This bar graph shows creative theses from the 1970s–2020s


Though creative writing has always been present at Davidson College, its incorporation into the curriculum began much more recently than some may assume. The Philanthropic and Eumenean Literary Societies — established the same year as the college in 1837 — mark the earliest student literary activity on campus. [1] Over time, creative expression continues to evolve among students in extracurricular organizations and literary publications. 

Not until 1914 is creative writing formally introduced into the curriculum through a course called “Advanced Composition.” [2] This course “gives the opportunity for the development of facility and power in various kinds of composition, and especially for the working out of original veins of thought and imagination."

With the first known English honors thesis in 1958 — “A Study of the Influence of James Joyce on Thomas Wolfe” by C. Grier Davis — we begin to see a shift towards a focus on original student thought reflected within the English major.  [3] This critical honors thesis begins a decades-long tradition of English majors dedicating their senior year to researching and producing original theses — whether creative or critical.

1962 marks the first mention of English theses in the college catalog.  [4] However, most student creative writing remains outside of the classroom until the 1990s when new courses and professors are introduced to the English department, providing more creative writing opportunities to students.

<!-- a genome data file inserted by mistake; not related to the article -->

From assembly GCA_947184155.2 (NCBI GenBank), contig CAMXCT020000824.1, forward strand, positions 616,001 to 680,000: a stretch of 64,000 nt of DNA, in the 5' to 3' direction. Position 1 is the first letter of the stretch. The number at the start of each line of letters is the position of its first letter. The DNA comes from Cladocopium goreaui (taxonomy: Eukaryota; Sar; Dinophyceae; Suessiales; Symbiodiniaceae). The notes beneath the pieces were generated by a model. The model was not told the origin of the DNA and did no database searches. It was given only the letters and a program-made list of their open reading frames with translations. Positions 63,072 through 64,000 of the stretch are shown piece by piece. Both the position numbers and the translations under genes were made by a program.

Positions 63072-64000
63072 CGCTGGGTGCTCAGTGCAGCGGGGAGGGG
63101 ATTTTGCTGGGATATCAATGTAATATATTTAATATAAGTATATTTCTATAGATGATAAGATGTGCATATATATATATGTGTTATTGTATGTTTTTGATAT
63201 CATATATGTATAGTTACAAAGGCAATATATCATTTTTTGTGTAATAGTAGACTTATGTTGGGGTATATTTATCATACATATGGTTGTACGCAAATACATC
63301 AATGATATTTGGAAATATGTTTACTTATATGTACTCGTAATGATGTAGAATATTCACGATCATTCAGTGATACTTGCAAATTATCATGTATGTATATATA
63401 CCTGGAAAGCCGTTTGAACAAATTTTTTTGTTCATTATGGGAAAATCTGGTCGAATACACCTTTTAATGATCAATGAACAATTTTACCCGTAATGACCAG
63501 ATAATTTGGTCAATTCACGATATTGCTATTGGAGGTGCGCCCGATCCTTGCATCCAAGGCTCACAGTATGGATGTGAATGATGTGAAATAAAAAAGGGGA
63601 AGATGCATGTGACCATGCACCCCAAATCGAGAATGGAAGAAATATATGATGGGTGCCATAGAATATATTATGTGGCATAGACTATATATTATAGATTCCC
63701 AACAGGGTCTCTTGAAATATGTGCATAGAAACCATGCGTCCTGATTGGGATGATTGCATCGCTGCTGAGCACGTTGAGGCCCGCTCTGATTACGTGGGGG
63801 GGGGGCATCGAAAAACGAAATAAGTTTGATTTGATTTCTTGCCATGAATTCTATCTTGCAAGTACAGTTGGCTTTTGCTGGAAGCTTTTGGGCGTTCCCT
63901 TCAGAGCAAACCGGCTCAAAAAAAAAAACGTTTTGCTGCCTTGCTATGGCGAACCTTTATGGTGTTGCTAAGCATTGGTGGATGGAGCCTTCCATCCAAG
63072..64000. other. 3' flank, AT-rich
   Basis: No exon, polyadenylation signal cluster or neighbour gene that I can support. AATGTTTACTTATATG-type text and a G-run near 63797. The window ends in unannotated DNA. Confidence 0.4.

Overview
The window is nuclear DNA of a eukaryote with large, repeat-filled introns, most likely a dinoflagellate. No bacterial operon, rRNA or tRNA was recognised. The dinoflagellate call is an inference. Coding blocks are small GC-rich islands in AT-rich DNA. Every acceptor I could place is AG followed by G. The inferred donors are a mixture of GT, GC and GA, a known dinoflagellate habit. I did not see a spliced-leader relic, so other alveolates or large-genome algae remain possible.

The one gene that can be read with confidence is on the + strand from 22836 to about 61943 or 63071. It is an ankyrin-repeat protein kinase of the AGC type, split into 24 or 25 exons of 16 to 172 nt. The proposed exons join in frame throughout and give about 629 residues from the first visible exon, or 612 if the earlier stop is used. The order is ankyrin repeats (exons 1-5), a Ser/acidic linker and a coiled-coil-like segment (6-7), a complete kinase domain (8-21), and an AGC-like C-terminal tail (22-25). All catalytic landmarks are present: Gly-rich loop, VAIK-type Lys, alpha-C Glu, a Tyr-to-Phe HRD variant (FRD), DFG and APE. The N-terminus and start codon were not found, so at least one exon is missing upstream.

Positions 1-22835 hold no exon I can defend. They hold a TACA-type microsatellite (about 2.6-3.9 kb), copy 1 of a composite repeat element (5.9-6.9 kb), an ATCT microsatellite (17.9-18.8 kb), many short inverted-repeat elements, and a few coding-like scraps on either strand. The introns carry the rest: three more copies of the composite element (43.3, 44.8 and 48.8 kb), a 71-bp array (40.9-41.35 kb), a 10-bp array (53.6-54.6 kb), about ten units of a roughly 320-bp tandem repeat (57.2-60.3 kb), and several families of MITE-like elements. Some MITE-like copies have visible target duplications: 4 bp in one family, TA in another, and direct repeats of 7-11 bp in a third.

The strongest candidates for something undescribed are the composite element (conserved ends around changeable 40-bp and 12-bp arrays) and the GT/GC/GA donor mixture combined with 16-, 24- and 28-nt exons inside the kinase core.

This timeline details the rise of creative writing in the classroom at Davidson College and the growth of creative theses produced between the 1970s and 2020s. We hope this project can serve as a reflection of Davidson’s culture around creative writing across many decades. 

As a disclaimer, we’d like to acknowledge the vast amount of material we uncovered in exploring this topic — more than we could possibly parse through within the project’s time frame. Through this timeline, we aim to identify correlations rather than assume causations. Our contents accurately represent the materials we worked with, but we welcome additional material that would deepen our understanding of the development of creative activity in the classroom. Additionally, we’d like to thank all faculty members and alumni who’ve contributed to the expansion of creative writing at Davidson.

1. “Eumenean and Philanthropic Halls,” Davidson College,
2. Davidson College. College Catalog Vol. 1913-1914. Davidson: Davidson College, 1914.
3. Davis, C. Grier. “A Study of the Influence of James Joyce on Thomas Wolfe.” May 1958. Davidson College Archives, Davidson, NC.
4. Davidson College. College Catalog Vol. 1962-1963. Davidson: Davidson College, 1962.